Judge Orders Divorce Case Linked To Fani Willis Unsealed

On Monday, a judge issued an order to make court records public in the divorce proceedings of a special prosecutor who was hired for the election case involving Donald Trump. This special prosecutor had been accused of engaging in an affair with Fulton County District Attorney Fani Willis.

The recently revealed court records, however, did not contain any mentions of the alleged affair, which has stirred controversy within the case.

The judge granted the request to unseal special prosecutor Nathan Wade’s divorce case, which was initiated by a defense attorney claiming an inappropriate relationship between Fulton County District Attorney Fani Willis and Wade. The judge also postponed the final decision regarding whether Willis would need to undergo questioning in the divorce case. Furthermore, the deposition scheduled for Tuesday was delayed.

Willis has defended her decision to hire Wade despite his limited prosecutorial experience and has not directly refuted claims of a romantic relationship. She has accused Wade’s estranged wife of attempting to obstruct her case against Trump and others for election interference by seeking to question her within the divorce proceedings.

The allegations of an affair pose a risk to the integrity of the prosecution, as the leading candidate in the Republican primary and other individuals have used these claims to criticize both the case itself and Nathan Wade’s qualifications as a prosecutor. Trump, who is the primary front-runner, has entered a plea of not guilty, refuted any wrongdoing, and characterized the charges as politically motivated.

Willis was served with a subpoena for a deposition in the divorce case on the same day when defense attorney Ashleigh Merchant, representing former Trump campaign staffer and ex-White House aide Michael Roman, filed a motion earlier this month alleging a romantic involvement between Willis and Wade.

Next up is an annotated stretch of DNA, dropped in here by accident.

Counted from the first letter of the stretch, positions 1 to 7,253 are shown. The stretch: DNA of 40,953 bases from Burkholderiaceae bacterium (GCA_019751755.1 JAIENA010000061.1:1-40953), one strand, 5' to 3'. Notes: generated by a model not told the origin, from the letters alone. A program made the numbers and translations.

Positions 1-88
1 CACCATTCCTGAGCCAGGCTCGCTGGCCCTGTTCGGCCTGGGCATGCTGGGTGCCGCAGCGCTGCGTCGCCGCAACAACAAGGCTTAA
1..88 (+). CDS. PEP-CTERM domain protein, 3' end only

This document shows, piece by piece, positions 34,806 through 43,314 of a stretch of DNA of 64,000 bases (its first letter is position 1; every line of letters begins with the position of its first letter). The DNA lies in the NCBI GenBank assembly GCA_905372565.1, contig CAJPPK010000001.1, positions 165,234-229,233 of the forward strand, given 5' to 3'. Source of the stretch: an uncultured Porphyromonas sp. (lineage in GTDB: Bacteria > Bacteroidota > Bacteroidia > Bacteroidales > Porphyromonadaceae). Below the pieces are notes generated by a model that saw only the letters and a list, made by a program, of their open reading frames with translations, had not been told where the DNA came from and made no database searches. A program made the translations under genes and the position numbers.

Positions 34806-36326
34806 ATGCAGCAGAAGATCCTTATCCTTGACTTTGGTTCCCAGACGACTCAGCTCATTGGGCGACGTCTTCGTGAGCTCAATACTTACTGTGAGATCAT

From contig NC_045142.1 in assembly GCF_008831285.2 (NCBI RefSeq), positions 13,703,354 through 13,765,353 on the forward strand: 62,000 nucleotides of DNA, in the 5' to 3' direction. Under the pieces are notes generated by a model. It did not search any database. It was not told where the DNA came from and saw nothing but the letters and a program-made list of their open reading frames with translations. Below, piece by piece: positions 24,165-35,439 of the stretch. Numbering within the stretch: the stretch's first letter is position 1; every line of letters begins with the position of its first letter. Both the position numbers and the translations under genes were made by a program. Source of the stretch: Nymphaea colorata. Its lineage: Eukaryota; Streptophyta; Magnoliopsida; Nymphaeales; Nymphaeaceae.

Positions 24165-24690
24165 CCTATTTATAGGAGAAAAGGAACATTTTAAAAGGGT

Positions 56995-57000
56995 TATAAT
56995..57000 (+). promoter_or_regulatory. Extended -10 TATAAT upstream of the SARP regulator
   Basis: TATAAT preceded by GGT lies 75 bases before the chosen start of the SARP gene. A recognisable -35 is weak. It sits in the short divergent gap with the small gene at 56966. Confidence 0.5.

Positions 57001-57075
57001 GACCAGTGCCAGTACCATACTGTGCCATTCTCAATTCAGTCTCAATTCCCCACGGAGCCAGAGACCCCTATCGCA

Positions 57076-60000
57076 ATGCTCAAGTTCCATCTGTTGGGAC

Court documents indicate that Wade purchased plane tickets in Willis’ name, prompting Joycelyn Wade’s lawyer to argue that there seems to be no reasonable explanation for their travel other than a romantic relationship. Andrea Dyer Hastings, representing Joycelyn Wade, informed the judge on Monday that they believe Willis possesses unique personal knowledge relevant to the divorce case and should be open to questioning.

Cinque Axam, an attorney representing Willis, stated that the court’s focus pertains to the division of marital assets. He emphasized that this matter is unrelated to Willis since she does not share any financial accounts with Nathan Wade and does not oversee his expenditures.

In a short hearing held at Cobb County Superior Court, Judge Henry Thompson expressed his inability to make a determination regarding whether Willis should participate in a deposition for the divorce case until after Wade is questioned later this month. While ruling that the divorce case documents should be made accessible to the public, he noted that a previous judge had erroneously sealed the case without conducting a proper hearing.